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Thatch...what is it?


According to the Department of Horticulture and Crop Science at Ohio State University, thatch is "a layer of organic debris that develops between the soil surface and the grass; it is fibrous in nature, and somewhat spongy. It is made up of old rhizomes, stems, crowns, and roots of the grass plants. If the thatch layer is deep, the lawn will feel spongy underfoot when walking across it. The grasses that form thatch layers include Kentucky bluegrass and some of the red fescues. Take a spade and cut into the turf to determine the depth of thatch. A little thatch is okay, but it becomes a problem as it approaches a half-inch in depth. If thatch is under or nearing a half inch in depth, it can be managed by core aerating. This method pulls up cores of soil that are deposited on the lawn surface. They break down over time, and microbes in the soil sift down through the thatch, degrading it."

Kentucky Bluegrass

Thatch Problems

Thatch problems are due to a combination of biological, cultural, and environmental factors. Cultural practices can have a big impact on thatch. For example, heavy nitrogen fertilizer applications or overwatering frequently contribute to thatch, because they cause the lawn to grow excessively fast. Overwater and using these "quick greening," heavy nitrogen level fertilizers increase the amount of top growth without providing much root support. Lawns subjected to these conditions are likely to have developed thatch.  Avoid overfertilizing and overwatering.

Despite popular belief, short clippings dropped on the lawn after mowing are not the cause of thatch buildup. Clippings are very high in water content and breakdown rapidly when returned to lawns after mowing, assuming lawns are mowed on a regular basis (not removing more than one-third of the leaf blade). A thatch depth of ¼ inch or less is acceptable. Your clippings are collecting and decomposing at a good rate.

 If you’ve got a ¼ inch or more it’s time to think about thatching or aerating. (Insert a metal ruler or tape measure into the turf until it hits the soil.) With a thatch that's too thick you’re inviting unwanted guest and preventing your soil from getting much needed moisture as well as oxygen to your root systems.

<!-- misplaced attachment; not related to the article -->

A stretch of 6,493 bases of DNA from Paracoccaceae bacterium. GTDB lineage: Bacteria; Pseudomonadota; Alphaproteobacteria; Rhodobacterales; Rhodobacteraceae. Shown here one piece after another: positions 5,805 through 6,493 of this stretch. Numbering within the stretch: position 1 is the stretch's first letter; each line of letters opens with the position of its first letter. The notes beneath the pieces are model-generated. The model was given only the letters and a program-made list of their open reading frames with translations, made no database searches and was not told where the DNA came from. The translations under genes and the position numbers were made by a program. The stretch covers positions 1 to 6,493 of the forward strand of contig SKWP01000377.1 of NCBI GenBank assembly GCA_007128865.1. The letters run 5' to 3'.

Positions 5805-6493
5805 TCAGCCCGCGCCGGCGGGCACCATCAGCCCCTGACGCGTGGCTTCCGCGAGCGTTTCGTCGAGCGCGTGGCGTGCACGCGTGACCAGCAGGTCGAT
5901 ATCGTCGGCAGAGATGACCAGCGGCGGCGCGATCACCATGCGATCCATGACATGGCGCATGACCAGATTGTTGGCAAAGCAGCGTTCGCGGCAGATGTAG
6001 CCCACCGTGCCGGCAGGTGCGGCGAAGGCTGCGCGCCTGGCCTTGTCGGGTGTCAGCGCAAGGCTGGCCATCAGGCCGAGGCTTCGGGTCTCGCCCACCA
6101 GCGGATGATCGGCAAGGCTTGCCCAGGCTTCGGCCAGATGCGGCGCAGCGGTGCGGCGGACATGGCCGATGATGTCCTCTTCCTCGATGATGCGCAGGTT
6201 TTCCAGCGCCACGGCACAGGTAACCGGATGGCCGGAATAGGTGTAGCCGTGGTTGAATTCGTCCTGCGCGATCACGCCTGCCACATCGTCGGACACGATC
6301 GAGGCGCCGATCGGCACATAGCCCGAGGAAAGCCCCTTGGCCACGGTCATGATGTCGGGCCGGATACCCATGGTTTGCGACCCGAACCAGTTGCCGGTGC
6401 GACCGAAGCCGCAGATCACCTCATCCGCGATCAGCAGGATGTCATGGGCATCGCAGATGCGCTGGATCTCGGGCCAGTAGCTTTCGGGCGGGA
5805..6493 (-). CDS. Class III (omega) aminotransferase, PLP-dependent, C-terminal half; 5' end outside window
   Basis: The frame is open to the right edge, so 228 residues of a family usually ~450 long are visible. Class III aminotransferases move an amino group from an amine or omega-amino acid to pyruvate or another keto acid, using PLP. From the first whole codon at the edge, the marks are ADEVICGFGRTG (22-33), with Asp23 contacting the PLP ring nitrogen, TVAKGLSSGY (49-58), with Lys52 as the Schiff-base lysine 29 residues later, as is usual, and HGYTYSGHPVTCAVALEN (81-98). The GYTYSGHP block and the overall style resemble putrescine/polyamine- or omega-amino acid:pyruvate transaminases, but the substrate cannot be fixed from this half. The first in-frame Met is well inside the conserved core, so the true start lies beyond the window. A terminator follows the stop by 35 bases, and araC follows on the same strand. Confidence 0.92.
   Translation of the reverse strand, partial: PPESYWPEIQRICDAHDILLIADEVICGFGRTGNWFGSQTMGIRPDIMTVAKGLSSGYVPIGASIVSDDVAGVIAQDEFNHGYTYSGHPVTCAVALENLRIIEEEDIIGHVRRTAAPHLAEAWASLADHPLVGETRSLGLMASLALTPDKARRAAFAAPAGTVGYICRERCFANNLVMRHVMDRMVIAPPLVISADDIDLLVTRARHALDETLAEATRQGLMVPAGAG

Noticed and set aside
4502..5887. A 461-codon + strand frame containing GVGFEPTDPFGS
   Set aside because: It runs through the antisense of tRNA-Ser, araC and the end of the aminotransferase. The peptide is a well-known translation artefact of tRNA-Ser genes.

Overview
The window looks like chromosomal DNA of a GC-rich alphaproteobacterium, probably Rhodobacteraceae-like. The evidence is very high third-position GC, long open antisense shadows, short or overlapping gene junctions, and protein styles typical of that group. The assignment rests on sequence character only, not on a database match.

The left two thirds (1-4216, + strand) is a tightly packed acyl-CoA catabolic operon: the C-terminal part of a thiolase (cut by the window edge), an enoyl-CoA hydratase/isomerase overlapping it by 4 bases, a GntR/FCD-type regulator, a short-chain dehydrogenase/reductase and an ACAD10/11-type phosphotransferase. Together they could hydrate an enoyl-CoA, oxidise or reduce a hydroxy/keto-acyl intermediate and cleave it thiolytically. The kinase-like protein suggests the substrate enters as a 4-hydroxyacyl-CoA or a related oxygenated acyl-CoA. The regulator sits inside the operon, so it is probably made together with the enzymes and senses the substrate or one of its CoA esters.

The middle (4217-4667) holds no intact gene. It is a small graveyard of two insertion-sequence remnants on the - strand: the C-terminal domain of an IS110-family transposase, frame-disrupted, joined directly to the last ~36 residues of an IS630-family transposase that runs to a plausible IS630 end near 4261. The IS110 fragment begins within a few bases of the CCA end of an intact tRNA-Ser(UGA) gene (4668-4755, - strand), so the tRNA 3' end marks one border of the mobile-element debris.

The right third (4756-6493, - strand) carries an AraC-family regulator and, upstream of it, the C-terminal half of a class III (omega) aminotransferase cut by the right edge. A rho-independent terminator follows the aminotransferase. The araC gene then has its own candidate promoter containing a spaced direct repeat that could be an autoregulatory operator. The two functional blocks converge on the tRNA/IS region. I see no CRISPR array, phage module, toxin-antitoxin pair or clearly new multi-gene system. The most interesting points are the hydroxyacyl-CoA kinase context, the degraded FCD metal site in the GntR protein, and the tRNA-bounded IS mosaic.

Removing thatch is done in many ways. You can do it manually with a rake.

Thatch Rake

A good wire rake, or a heavier thatch rake will do wonders.

Thatch wired wheel

You can use a power de-thatcher. 

Many local gardening suppliers will lease equipment. Keep in mind; when you rent this type of machinery, it will take two or more to transport. If you’re not familiar with operating one you may want to hire some one.

There are thatching mower blades you can use in place of your cutting blade. And again, if your not familiar with changing blades on a lawnmower, I highly recommend you get someone else to do it. There’s a lot more involved than what meets the eye. Aeration holes can be very beneficial, but unless your soil is completely compacted where rain water runs off, it’s not necessary to tackle thick thatch. It is, however, great for your soil and your grass roots.

Powered De-thatch-Aerator

Or you can use the simplest method of all and aerate.

As you stroll through your yard. Landscape USA makes this possible with a pair of aerator shoes.

Ringers Lawn Rx

We recommend reading user reviews before making a purchase of any of these products or services.  Sometimes working "smarter not harder" doesn't always yield the best results.

There are also decomposition products available at garden supply stores and nurseries that you can spread on your lawn to help decompose thatch by means of microorganisms. Ringer's Lawn Rx ™ is a product that will do this and you won't have to break your back. Remember, far, organic thatch control through biological means has proven inconsistent.




Better than thatching a roof...historically speaking.







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